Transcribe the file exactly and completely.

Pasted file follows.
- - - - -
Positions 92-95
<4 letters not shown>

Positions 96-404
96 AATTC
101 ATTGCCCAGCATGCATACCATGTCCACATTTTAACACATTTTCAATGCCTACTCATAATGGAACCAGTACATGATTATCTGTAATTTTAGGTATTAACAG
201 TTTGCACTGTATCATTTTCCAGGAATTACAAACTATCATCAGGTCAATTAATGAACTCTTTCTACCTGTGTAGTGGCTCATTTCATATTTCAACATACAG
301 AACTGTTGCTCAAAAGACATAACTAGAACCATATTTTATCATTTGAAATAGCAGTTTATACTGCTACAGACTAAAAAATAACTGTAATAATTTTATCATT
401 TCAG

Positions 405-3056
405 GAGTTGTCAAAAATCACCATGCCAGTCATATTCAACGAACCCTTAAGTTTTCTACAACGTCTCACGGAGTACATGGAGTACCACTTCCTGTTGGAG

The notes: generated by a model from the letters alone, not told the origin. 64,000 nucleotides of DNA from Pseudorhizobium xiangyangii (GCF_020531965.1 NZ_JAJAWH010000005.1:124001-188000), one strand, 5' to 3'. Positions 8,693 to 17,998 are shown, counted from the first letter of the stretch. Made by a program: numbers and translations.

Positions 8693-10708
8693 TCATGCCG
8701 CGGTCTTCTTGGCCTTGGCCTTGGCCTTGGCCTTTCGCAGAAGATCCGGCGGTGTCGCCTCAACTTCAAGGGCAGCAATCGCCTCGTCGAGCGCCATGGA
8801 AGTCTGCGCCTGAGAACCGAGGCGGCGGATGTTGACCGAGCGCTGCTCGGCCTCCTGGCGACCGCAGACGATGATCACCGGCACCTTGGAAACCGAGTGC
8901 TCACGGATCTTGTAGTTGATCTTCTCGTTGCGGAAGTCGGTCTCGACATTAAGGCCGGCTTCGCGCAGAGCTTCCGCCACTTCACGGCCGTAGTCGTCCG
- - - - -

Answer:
Positions 92-95
<4 letters not shown>

Positions 96-404
96 AATTC
101 ATTGCCCAGCATGCATACCATGTCCACATTTTAACACATTTTCAATGCCTACTCATAATGGAACCAGTACATGATTATCTGTAATTTTAGGTATTAACAG
201 TTTGCACTGTATCATTTTCCAGGAATTACAAACTATCATCAGGTCAATTAATGAACTCTTTCTACCTGTGTAGTGGCTCATTTCATATTTCAACATACAG
301 AACTGTTGCTCAAAAGACATAACTAGAACCATATTTTATCATTTGAAATAGCAGTTTATACTGCTACAGACTAAAAAATAACTGTAATAATTTTATCATT
401 TCAG

Positions 405-3056
405 GAGTTGTCAAAAATCACCATGCCAGTCATATTCAACGAACCCTTAAGTTTTCTACAACGTCTCACGGAGTACATGGAGTACCACTTCCTGTTGGAG

The notes: generated by a model from the letters alone, not told the origin. 64,000 nucleotides of DNA from Pseudorhizobium xiangyangii (GCF_020531965.1 NZ_JAJAWH010000005.1:124001-188000), one strand, 5' to 3'. Positions 8,693 to 17,998 are shown, counted from the first letter of the stretch. Made by a program: numbers and translations.

Positions 8693-10708
8693 TCATGCCG
8701 CGGTCTTCTTGGCCTTGGCCTTGGCCTTGGCCTTTCGCAGAAGATCCGGCGGTGTCGCCTCAACTTCAAGGGCAGCAATCGCCTCGTCGAGCGCCATGGA
8801 AGTCTGCGCCTGAGAACCGAGGCGGCGGATGTTGACCGAGCGCTGCTCGGCCTCCTGGCGACCGCAGACGATGATCACCGGCACCTTGGAAACCGAGTGC
8901 TCACGGATCTTGTAGTTGATCTTCTCGTTGCGGAAGTCGGTCTCGACATTAAGGCCGGCTTCGCGCAGAGCTTCCGCCACTTCACGGCCGTAGTCGTCCG